The Bottom Line
While nothing will completely quiet a bow, and this did not reduce my crossbow noise to whisper level (nor should it be expected to), the LimbSaver Crossbow Silencer System 3312 made a big difference, and I can recommend it to anyone with a split-limb crossbow. For solid limbs, use their 3311 kit.
- Easy installation.
- Made a considerable difference in the noise my crossbow makes when fired.
- Vibration reduction should help extend the life of crossbows and scopes.
- Made in USA.
- The manufacturer offers excellent customer service.
- Allen wrench not included (no biggie).
- Requires a bow press to install string leeches on compound crossbows.
- Kit that contains two limb silencers, two string leech silencers, and one arrow/bolt retainer dampener.
- This kit 3312 is for split limb crossbows; use 3311 for solid limbs.
- Split limb silencers clamp easily on bow limbs using your allen hex wrench.
- Retainer dampener installs easily (peel and stick) and eliminated the vibration "twang" sound from mine.
- Have the bow pressed at an archery shop to install the string leeches. (These will be the first parts to wear out.)
- Kit 3322 has camo limb silencers; this one (3312) has black ones.
Guide Review - Review of LimbSaver Crossbow Silencer System 3312 for Split Limb Crossbows
Thinking of Sims
This pointed me towards Sims Vibration Laboratory (the folks who make LimbSaver recoil pads). The first LimbSaver product had been for silencing compound bows, and I soon discovered that Sims offered products for quieting crossbows. Before long, I was the proud owner of a kit containing a pair of limb silencers, a couple String Leeches, and a bolt retainer dampener.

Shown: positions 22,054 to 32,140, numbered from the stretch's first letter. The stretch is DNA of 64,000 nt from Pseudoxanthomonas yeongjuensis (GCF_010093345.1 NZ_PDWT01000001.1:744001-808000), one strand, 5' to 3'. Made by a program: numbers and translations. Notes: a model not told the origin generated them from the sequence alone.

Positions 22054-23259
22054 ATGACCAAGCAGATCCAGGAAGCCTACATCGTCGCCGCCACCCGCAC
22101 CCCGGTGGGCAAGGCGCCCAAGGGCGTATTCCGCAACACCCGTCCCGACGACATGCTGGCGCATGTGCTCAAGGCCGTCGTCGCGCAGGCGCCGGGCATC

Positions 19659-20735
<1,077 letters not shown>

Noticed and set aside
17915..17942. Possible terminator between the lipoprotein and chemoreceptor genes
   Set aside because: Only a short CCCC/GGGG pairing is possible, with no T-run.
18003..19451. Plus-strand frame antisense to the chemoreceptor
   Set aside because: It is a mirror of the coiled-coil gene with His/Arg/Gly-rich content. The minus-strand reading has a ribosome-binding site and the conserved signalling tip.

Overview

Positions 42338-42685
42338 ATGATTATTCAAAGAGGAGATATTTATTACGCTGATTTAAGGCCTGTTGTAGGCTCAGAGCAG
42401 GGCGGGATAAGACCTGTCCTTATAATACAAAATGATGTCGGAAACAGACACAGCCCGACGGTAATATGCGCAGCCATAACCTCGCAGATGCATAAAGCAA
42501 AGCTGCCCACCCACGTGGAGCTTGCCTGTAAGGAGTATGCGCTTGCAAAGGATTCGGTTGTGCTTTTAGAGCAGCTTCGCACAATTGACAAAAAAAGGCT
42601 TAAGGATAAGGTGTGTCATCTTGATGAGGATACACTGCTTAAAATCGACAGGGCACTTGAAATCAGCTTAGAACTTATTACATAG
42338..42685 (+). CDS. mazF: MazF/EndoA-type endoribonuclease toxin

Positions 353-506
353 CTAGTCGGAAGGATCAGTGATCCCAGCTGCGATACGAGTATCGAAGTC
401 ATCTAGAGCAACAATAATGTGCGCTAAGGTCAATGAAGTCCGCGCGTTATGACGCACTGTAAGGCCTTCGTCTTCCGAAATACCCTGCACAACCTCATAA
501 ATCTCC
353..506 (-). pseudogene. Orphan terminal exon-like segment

Installing the Limb Silencers
I installed the components in stages, firing the crossbow between each one. The limb silencers made a big difference, and installed very easily. Because this kit (3312) is for split limbs, installation is a clamping affair. A plastic plate goes inside the limb, and an allen-head screw goes through that into a base which has the rubbery Navcom material attached. I followed the directions for placement, tightened it up, then installed the other one at the same distance from the axle (about four inches).
No peel-and-stick was required for the limb silencers, but the opposite is true if you buy the 3311 kit for solid limbs. About the only downside I found to this part was that I had to supply the hex allen wrench, which was no problem.
Installing the Retainer Dampener
Next, I applied the "bolt retainer dampener." This is a simple little peel-and-stick item designed to eliminate vibration in the piece of spring steel that holds your arrow, or bolt, in place. It sticks to the top of the retainer in a location that won't interfere with your arrow fletches. This removed the "twang" sound, and made a surprisingly big difference in the level of noise generated when I fired the crossbow.
And Finally, the String Leeches
I next installed the string leeches, but for reasons which I shan't make public due to their moronic nature, there was a delay between installation and shooting the crossbow, so I can't testify to their effectiveness. I'm sure they helped quiet the bow, I'm just not sure how much.
After all that, I had to make a sighting adjustment. Whether this was due to the new parts or the fact that the bow was removed from the stock and pressed to install the leeches, I don't know. But it really doesn't matter - anytime anything is changed on any bow, it should be fired to check zero.
In the end, I'm satisfied with Sims' LimbSaver Crossbow Silencer System 3312, and the fact that I bagged two whitetails with it certainly doesn't hurt. All crossbows are loud, and this kit probably won't turn yours into a whisper-quiet hunting tool, but it makes a big difference and reduces the chance of a deer "jumping the string" (moving when startled by noise, before the arrow reaches its mark).
Once again, I've found a quality hunting product that I can wholeheartedly recommend. I like it when that happens.
- Russ Chastain